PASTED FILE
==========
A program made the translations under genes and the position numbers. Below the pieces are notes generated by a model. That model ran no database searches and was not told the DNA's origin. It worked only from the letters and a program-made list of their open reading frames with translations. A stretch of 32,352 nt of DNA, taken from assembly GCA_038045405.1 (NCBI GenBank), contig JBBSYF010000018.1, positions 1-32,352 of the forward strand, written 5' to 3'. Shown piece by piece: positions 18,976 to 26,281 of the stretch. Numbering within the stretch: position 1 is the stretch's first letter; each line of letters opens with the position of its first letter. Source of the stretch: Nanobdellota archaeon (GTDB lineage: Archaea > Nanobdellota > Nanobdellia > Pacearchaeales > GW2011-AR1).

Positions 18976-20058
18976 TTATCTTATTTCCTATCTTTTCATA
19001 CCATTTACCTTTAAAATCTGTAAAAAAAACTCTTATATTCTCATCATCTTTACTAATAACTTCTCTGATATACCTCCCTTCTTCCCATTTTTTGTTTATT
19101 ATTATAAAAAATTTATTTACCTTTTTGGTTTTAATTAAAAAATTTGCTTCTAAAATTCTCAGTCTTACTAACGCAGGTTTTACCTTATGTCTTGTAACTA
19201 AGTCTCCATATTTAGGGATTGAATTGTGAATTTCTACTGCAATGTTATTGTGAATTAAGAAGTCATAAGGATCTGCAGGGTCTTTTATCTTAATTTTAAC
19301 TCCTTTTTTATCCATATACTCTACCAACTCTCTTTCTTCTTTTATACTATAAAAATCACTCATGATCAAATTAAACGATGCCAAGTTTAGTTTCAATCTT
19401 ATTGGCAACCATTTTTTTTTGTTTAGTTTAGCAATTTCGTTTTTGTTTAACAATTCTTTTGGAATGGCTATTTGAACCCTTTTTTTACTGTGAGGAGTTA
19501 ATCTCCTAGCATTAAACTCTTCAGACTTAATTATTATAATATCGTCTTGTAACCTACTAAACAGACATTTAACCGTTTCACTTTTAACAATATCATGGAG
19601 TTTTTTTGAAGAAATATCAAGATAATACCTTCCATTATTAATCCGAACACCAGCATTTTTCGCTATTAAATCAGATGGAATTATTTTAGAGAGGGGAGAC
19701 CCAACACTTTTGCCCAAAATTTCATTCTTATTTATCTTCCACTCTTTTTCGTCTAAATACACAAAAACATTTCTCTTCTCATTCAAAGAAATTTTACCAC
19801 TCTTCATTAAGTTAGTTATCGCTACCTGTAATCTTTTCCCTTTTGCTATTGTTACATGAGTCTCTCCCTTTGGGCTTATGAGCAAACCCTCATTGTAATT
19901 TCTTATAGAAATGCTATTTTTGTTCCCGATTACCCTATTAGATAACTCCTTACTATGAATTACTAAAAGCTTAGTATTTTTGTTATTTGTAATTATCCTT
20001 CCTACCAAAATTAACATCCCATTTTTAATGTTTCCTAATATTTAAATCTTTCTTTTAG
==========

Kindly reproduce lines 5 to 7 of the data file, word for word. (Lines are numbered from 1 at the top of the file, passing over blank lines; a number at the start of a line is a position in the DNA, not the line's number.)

19101 ATTATAAAAAATTTATTTACCTTTTTGGTTTTAATTAAAAAATTTGCTTCTAAAATTCTCAGTCTTACTAACGCAGGTTTTACCTTATGTCTTGTAACTA
19201 AGTCTCCATATTTAGGGATTGAATTGTGAATTTCTACTGCAATGTTATTGTGAATTAAGAAGTCATAAGGATCTGCAGGGTCTTTTATCTTAATTTTAAC
19301 TCCTTTTTTATCCATATACTCTACCAACTCTCTTTCTTCTTTTATACTATAAAAATCACTCATGATCAAATTAAACGATGCCAAGTTTAGTTTCAATCTT